By Atiya Maryam Ahsan
“Fa izaa azamta fatawakkal alAllah InnAllaha yu-hibbul-mutawakkileen”
“Then when you have taken a decision, put your trust in Allah, certainly, Allah loves those who put their trust (in Him).” (Al-Imran 159)
What does it really mean to have “Tawakkul” on Allah?
The root (Masdar/Makhraj) of the word “Tawakkul” is “Wakala”. From this root word, we get different derived words like “Wakeel”, “Mo’akkil” and “Mutawakkil.” A “Wakeel” is someone to whom the “Mo’akkil” entrust his affairs. “Mutawakkil” is one who puts his complete and total faith in the abilities of his “Wakeel” and trusts that the “Wakeel” will suffice him for all his affairs.
For most of us, having “Tawakkul” on Allah is having the idea that whatever Allah has decreed is for the best. I did not believe in this saying. According to my logic and deeply flawed understanding, if something good happens to us, then that’s for the best, and if something bad befalls upon us, then, that’s for the worst. Simply put, I took things literally, and did not think that it is remotely possible that there could be some deeper meaning or “Hikmat” behind every good and bad that befalls us.
I was to learn the hard way that things aren’t always what they seem.
I started to develop chronic foot pain in 2010. Despite seeking expert medical help from many doctors, I wasn’t diagnosed correctly till a year later. Upon the advice of a renowned orthopaedic surgeon in one of Karachi’s leading private hospitals, I decided to undergo a corrective surgery. The night before the surgery, I prayed to God tomake everything all right. As I was being taken into theoperation theatre, I had complete and utter faith or “Tawakkul” in God that as soon as the surgery was done, I would emerge as a new and physically fit person.
Unfortunately, the surgery was not the solution, in factit worsened my condition. The surgeon had diagnosed me incorrectly with a condition I did not have and prescribed for me physical therapy which I did not need; the result of which was, that instead of emerging as a new, physically fit person, I embarked on a two year long journey of pain, depression and being misunderstood as doctors and loved ones alike were dumbfounded by my unique and peculiar illness.
I went from using a cane, to a walker, and finally a wheelchair, (which at the age of 27, seemed to me like I had skipped a few life stages in the middle and jumped directly to the end). I could not go to the bathroom or anywhere else without dragging myself in a wheelchair. My brain was in a constant haze (known as “fibro fog”). I couldn’t focus on anything. I went to sleep tired from battling with pain all day and woke up just as exhausted. It hurt to put my feet on the ground. For an entire year, I wore only socks as it hurt too much to use any kind of footwear.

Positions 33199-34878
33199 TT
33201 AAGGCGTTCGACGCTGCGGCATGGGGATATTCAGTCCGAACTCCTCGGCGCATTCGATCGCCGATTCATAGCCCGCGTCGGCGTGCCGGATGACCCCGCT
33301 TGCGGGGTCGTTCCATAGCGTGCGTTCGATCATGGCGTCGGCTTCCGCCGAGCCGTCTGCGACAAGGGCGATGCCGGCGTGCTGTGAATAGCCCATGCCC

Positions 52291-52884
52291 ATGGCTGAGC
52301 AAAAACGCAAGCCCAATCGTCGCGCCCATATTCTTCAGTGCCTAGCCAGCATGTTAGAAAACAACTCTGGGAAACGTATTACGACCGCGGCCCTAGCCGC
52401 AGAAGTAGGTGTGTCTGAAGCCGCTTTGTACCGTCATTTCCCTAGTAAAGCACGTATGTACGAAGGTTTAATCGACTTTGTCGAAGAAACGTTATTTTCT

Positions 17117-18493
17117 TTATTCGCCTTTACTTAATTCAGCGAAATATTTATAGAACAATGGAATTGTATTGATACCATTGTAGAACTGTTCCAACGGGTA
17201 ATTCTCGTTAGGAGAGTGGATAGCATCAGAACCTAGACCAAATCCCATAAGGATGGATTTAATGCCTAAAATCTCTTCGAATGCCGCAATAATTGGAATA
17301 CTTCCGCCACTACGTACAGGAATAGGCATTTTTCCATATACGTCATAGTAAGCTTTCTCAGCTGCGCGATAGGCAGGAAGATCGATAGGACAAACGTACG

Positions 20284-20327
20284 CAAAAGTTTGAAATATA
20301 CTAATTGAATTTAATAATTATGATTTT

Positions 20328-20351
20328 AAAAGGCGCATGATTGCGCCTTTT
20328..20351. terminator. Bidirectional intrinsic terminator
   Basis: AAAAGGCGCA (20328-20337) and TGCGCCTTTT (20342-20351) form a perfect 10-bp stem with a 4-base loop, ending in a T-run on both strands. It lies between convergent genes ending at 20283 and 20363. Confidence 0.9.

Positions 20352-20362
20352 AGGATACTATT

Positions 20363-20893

I could not fathom what logic or purpose Allah might have behind worsening my condition day by day. I knew this much that Allah has forbidden it upon himself to oppress anyone and so, I assumed that if this was happening to me, then it must be because of my sins, and that I must deserve whatever Allah was putting me through. At the time, I was seeing Allah as “Al-Qahhar” and “Al-Muntaqim”; there was no possible scenario in my mind where I could believe that when Allah was doing all of this, He was actually being “Al-Hakeem” and “Ar-Raheem”
I was engaged to a distant cousin early 2012, however our wedding kept getting postponed because of my disability. I gave my fiancé the option that I wouldn’t hold it against him if he chose to end things, and marry elsewhere, but he never backed out of the engagement.
Alhamdulillah, by December 2012, Allah guided us to the correct diagnosis (Fibromyalgia), and through proper treatment and medications, my condition improved considerably. I no longer needed a wheel chair or a walker or even a cane to get around. By March 2013, I was driving and continuing my Masters education again. The pain was now controlled to a great extent and I had become relatively functional.
The logical next step was to set a date and get married. We were to marry after Eid. But we discovered that my fiancé was involved in an affair with another woman since our engagement and didn’t have the courage to come clean to either his family or mine.
Long story short, an investigation was launched, the affair was confirmed and the wedding was called off. Thus, Allah saved me from being married to an insincere person who would have possibly lied to me my entire life and I would never have been the wiser.
I now know why Allah had me diagnosed incorrectly and treated for the wrong disease and worsened my condition.The only thing standing between me and the marriage, at the time was my illness.
Now, I truly believe that Allah does everything for the best.
I read a saying of Ali (ra) the other day. He said,
“If the veil were to be removed, you would only choose what has already been decreed.”
This means that “Tawakkul” is not only about having complete and utter faith that if my ship is in the middle of a storm, then Allah will always deliver me safely to the harbour, rather “Tawakkul” is actually trusting, knowing, and believing beyond a shadow of doubt that even if Allah decides to drown me by sinking my ship, then that’s the best thing that could have happened to me, because if the veil were to be lifted (and “Ghaib / the unknown” was revealed), even then I could not have planned anything better for myself than what Allah already decreed for me. Subhan’Allah!